If you’re talking to someone that is learning the language or needs an interpreter, just speak to them as you would to any other human being. Don’t act like they’re the extra person in the room, making them feel bad since they have a tougher time understanding you.

cd36jvn

18. French Embargo

I’m not an official translator, but I used to be fairly fluent in French. I went on a trip to Europe in high school, and our group (all French language students) was combined with another high school from South Carolina that had no French speakers.

We were allowed way too much leeway to wander off without the chaperones, which on one occasion led me into to a cigar shop in Geneva with one of the SC girls who was trying to buy Cuban cigars and smuggle them back to the US.

The clerk didn’t speak much English, but any moron could’ve figured out that this girl was American. Therefore, she began trying to rip off the little cigar bands that declared their origin. But the high schooler wanted the bands so she could sell the cigars back home. So, she starts loudly screaming out, “What are you doing? You must stop that!” and the clerk had no idea what was going on. I stepped in to try and mediate between them. I looked up from my book and said to the woman, in French, “I’m so sorry, we’re American. What is wrong?” I got the best compliment in that the clerk said in a surprised tone, “You’re with her?” And I said, “Unfortunately. How can I help?” and proceeded to explain my friend’s awkward predicament.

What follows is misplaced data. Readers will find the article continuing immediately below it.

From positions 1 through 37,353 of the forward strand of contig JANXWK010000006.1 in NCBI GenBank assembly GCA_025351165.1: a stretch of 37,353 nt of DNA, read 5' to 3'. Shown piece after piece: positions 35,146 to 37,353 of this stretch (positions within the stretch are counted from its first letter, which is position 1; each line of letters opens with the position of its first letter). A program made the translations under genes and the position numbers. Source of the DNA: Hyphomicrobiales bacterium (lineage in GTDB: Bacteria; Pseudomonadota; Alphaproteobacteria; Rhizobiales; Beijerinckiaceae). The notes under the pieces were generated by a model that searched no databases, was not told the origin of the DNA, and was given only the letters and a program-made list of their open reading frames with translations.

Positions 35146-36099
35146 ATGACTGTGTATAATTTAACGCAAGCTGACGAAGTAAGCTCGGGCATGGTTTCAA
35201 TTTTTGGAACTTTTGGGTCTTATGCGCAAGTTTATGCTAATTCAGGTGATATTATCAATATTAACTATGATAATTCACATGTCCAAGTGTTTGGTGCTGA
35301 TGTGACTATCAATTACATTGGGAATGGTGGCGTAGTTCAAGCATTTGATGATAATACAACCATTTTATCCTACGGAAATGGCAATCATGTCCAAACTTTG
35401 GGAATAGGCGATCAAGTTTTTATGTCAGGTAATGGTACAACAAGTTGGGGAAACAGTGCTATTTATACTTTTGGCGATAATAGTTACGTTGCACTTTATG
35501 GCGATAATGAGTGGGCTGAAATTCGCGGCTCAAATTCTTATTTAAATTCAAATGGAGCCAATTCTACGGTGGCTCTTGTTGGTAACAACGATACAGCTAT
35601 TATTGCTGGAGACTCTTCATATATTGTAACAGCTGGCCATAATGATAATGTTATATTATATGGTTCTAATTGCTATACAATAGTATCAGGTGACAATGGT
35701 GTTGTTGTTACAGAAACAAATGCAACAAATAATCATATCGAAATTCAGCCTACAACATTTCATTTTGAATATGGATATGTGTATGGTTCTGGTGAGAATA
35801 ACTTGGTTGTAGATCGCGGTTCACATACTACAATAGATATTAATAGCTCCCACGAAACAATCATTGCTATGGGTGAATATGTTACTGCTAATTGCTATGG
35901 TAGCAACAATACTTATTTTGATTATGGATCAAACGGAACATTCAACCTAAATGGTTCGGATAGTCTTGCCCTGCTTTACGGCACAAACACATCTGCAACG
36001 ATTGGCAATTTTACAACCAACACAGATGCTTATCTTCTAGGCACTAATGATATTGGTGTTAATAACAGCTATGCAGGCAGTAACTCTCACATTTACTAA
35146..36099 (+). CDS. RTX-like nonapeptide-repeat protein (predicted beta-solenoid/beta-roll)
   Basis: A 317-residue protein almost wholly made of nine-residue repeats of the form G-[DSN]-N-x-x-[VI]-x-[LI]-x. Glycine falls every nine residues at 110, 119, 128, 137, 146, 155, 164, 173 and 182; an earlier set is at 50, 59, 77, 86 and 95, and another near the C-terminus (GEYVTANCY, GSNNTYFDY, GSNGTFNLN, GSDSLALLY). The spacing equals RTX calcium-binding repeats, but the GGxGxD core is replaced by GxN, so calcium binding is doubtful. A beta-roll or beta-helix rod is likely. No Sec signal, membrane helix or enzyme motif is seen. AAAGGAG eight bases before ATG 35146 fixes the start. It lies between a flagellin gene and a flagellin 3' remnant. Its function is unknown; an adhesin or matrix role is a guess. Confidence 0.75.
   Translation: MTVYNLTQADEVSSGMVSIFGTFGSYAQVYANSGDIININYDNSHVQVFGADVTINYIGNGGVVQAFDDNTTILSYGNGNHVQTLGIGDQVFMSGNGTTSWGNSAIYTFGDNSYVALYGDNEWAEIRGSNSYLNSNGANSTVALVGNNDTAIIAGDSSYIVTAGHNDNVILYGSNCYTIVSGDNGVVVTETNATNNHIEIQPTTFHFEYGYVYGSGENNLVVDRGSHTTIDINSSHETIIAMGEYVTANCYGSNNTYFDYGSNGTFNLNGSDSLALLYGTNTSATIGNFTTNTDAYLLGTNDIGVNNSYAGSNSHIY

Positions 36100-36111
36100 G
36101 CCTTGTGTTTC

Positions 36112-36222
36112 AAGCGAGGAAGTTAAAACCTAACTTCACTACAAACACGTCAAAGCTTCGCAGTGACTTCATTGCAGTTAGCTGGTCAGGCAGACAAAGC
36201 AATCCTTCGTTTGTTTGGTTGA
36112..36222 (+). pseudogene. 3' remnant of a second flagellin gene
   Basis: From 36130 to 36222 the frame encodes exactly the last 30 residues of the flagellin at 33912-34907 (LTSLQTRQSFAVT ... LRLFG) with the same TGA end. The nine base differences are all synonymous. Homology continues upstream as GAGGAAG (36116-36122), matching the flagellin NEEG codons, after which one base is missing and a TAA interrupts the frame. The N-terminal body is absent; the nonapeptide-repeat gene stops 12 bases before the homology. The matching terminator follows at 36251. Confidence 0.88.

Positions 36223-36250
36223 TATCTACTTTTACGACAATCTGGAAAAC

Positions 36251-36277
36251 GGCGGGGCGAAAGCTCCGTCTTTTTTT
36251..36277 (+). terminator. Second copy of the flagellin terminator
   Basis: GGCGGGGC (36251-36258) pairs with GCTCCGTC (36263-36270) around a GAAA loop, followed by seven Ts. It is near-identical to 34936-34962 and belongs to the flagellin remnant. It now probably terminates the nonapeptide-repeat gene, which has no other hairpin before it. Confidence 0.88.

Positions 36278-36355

amethystjade15

17. An Unpleasant Situation

I am a doctor and I often use an interpreter to explain things to patients and families who don’t speak English. The worst was telling a family that their loved one just died and then having to wait like ten seconds for the interpreter to say it. Then the family is distraught and crying and asking questions, and you have to slowly interpret everything back and forth.

meropenem24

16. This Means War